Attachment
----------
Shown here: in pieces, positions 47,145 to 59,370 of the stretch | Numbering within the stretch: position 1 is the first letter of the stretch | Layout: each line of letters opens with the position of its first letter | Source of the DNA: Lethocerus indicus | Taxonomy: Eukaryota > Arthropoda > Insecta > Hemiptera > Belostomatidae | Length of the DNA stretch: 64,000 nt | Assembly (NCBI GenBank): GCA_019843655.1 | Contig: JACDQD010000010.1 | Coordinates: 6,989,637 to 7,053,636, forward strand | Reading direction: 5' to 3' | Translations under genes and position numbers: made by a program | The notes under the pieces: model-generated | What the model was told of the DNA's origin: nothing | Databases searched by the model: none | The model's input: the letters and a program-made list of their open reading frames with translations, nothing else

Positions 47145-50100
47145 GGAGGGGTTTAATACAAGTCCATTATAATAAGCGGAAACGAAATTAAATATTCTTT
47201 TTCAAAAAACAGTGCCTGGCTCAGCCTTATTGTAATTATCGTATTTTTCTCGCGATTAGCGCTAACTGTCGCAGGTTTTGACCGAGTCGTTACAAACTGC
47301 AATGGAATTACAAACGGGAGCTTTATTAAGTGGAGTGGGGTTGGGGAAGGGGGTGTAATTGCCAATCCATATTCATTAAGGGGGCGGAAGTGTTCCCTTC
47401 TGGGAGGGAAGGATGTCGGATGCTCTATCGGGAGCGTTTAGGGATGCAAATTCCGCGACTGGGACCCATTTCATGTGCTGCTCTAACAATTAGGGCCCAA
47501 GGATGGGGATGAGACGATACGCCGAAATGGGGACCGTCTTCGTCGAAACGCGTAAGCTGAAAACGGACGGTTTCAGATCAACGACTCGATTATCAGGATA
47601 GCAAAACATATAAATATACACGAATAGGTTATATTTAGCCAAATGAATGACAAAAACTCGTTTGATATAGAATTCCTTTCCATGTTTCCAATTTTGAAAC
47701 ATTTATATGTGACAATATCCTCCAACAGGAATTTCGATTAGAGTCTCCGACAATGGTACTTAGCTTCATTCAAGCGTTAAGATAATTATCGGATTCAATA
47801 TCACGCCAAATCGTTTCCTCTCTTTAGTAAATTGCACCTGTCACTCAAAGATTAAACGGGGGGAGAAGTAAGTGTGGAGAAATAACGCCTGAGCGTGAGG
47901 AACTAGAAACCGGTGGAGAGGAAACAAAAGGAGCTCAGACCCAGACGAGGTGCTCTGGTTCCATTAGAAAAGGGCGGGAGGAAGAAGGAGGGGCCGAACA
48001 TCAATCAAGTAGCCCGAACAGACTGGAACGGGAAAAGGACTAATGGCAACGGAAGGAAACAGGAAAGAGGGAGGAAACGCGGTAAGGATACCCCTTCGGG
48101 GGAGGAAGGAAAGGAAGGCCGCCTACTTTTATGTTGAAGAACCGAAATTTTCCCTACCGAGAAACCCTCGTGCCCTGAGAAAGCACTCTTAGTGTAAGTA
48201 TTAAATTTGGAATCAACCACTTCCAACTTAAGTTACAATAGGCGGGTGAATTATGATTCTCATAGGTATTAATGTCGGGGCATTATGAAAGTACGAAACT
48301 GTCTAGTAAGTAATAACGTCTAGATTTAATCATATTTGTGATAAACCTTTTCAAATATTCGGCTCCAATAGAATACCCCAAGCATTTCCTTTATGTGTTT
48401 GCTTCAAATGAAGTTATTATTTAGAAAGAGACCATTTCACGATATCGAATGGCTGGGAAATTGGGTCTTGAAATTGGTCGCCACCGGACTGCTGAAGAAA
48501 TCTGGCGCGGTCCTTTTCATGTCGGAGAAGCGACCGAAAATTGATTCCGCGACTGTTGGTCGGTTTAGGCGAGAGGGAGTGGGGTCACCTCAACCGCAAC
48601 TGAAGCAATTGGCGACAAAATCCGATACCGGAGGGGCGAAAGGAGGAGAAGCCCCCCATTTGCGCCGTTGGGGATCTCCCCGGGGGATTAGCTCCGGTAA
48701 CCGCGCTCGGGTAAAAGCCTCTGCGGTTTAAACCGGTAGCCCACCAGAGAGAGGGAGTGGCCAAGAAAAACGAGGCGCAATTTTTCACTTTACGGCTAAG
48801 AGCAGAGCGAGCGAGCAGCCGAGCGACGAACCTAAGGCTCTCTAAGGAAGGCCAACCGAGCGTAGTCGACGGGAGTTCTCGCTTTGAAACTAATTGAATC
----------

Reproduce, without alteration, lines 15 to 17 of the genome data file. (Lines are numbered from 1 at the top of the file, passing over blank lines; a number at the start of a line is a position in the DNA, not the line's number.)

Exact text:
48301 GTCTAGTAAGTAATAACGTCTAGATTTAATCATATTTGTGATAAACCTTTTCAAATATTCGGCTCCAATAGAATACCCCAAGCATTTCCTTTATGTGTTT
48401 GCTTCAAATGAAGTTATTATTTAGAAAGAGACCATTTCACGATATCGAATGGCTGGGAAATTGGGTCTTGAAATTGGTCGCCACCGGACTGCTGAAGAAA
48501 TCTGGCGCGGTCCTTTTCATGTCGGAGAAGCGACCGAAAATTGATTCCGCGACTGTTGGTCGGTTTAGGCGAGAGGGAGTGGGGTCACCTCAACCGCAAC